[default] Matching MAC address for NAT networking...
[default] Setting the name of the VM...
[default] Clearing any previously set forwarded ports...
[default] Creating shared folders metadata...
[default] Clearing any previously set network interfaces...
[default] Preparing network interfaces based on configuration...
[default] Forwarding ports...
[default] -- 22 => 2222 (adapter 1)
[default] Booting VM...
[default] Waiting for VM to boot. This can take a few minutes.
[default] VM booted and ready for use!
[default] The guest additions on this VM do not match the installed version of
VirtualBox! In most cases this is fine, but in rare cases it can
cause things such as shared folders to not work properly. If you see
shared folder errors, please update the guest additions within the
virtual machine and reload your VM.

Guest Additions Version: 4.2.0
VirtualBox Version: 4.1
[default] Configuring and enabling network interfaces...
[default] Mounting shared folders...
[default] -- /vagrant

Now, this machine makes me login using the command vangrant ssh

giuseppe@macbian:~/vagrant-precise32$ vagrant ssh
Welcome to Ubuntu 12.04 LTS (GNU/Linux 3.2.0-23-generic-pae i686)

 * Documentation:  https://help.ubuntu.com/
Welcome to your Vagrant-built virtual machine.
Last login: Fri Sep 14 06:22:31 2012 from 10.0.2.2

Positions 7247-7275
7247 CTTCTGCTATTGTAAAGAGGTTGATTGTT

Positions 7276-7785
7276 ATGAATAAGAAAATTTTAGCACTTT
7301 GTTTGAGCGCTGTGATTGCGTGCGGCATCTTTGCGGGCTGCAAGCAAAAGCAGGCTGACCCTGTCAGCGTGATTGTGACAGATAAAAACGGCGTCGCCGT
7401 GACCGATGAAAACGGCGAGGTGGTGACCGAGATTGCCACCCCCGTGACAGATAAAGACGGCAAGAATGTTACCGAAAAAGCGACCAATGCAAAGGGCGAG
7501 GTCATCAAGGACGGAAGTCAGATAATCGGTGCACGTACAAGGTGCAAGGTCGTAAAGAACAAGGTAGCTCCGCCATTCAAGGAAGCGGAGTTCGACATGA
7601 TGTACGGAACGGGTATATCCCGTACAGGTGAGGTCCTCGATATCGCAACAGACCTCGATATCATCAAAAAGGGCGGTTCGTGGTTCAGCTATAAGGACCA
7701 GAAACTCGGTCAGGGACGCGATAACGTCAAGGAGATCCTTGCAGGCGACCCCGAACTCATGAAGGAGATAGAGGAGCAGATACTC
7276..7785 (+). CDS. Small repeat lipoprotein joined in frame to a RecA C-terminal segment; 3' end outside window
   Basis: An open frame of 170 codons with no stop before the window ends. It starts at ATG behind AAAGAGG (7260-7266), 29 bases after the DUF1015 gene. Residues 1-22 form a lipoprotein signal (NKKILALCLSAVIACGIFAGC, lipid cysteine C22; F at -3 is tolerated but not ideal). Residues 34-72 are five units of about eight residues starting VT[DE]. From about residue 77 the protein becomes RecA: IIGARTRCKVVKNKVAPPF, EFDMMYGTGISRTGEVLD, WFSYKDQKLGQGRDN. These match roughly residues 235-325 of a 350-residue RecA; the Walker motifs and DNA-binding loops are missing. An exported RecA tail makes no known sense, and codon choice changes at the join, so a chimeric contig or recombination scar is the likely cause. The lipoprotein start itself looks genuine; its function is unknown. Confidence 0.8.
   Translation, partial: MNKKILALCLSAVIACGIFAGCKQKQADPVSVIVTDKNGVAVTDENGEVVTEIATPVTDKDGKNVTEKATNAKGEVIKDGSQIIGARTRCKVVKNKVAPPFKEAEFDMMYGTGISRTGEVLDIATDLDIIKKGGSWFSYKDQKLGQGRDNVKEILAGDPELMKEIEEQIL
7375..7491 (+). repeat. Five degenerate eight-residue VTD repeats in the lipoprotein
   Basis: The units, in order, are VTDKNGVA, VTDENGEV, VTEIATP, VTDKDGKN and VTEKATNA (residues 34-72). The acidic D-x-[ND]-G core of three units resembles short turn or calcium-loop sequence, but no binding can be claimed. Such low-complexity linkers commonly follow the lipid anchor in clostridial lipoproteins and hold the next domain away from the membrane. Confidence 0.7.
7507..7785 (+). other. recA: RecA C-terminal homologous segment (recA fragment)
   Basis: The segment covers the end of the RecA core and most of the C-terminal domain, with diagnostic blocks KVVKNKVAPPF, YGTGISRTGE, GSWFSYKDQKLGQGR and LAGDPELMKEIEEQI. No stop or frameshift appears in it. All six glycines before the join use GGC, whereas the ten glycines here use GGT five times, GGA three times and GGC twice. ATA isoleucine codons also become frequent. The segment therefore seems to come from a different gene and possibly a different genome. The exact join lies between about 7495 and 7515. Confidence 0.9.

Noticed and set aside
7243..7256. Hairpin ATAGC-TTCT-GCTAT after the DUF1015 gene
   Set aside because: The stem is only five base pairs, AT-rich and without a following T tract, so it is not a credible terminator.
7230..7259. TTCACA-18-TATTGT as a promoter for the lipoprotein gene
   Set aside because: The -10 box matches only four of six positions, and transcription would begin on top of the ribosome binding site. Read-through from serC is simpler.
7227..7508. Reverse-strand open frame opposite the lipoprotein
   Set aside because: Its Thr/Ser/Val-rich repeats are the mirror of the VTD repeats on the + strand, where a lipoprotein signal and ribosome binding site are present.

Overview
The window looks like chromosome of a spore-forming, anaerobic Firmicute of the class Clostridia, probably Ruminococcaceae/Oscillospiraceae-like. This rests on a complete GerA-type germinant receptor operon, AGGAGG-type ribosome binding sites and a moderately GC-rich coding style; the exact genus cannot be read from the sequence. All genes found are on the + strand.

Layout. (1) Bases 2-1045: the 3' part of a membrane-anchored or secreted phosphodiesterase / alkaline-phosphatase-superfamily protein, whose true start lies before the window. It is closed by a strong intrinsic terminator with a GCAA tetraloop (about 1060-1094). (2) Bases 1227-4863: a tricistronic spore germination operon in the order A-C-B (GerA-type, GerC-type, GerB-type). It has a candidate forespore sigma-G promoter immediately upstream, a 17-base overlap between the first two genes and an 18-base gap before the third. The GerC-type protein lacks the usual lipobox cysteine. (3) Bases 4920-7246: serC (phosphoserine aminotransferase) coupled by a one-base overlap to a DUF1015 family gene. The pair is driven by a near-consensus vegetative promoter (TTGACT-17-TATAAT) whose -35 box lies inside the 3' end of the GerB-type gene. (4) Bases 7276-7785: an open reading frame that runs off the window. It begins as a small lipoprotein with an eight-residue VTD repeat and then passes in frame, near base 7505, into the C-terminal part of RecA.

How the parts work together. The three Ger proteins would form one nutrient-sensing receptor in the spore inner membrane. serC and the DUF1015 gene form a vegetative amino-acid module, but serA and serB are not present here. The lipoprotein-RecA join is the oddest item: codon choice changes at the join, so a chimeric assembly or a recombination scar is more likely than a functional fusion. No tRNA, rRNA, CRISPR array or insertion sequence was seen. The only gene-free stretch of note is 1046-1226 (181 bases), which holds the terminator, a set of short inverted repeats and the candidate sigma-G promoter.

vagrant@precise32:~$

At this point i just wonder if this is the resut of VirtualBox guest stuff or if it is a particular configuration of the virtual machine (users, passwords ecc).

But, doing this made me check if the password of the user “vagran” is “vagrant”, and it is!

vagrant@precise32:~$ sudo su nobody
$ whoami
nobody
$ su vagrant -
Password: 
vagrant@precise32:~$

Then another small thing i noticed is that this user is able to use sudo commands without being asked for the password, which means that in the sudoers configuration file there is a specification to not to as for passwords… and it should be: “username ALL = NOPASSWD : ALL” in /etc/sudoers or the file opened by the command visudo:

vagrant ALL=(ALL) NOPASSWD:ALL

So what i will do now is to prepare a vm to be packaged with vagrant both installing Vbox Guest Additions and preparing the user vagrant with password vagrant to be able to do “sudo” without being asked for a password.

First of all: start the virtual machine i want to use from the VirtualBox GUI:

Then add the vagrant user with vagrant password, add the user to sudoers with adduser vagrant sudo, and enabling it to sudo without password with the line above to be added to visudo.

log out and login back as vagrant user, sudo ls -al is executed without password request.

Now i have to install Virtual Box Guest Addition to let vagrant do all its stuff with the post install and provision.

So i login into my vm and start doing some maintenance:

apt-get update
apt-get upgrade

For the installation of the Virtual Box Guest Addition, we need to get the linux kernel headers so some module can be built. But now i remember that i already tried to install the VBoxLinuxAddition.run and i had trouble with the missing linux headers which, by the way, were installed with apt-get upgrade.
So now if i type

mount /media/cdrom
cd /media/cdrom
sh VBocLinuxAdditions.sh

I have a warning about the VirtualBox version which is different than the one for this additions package. But I’m pretty sure that i downloaded this iso with the VirtualBox GUI… anyway, as soon as the installation of the Additions finishes, it complains about th emissing X.org or XFree86 system, and for this reason it will not be capable of using VNC, at leat i presume.

Now, this done, we can go further with our box production.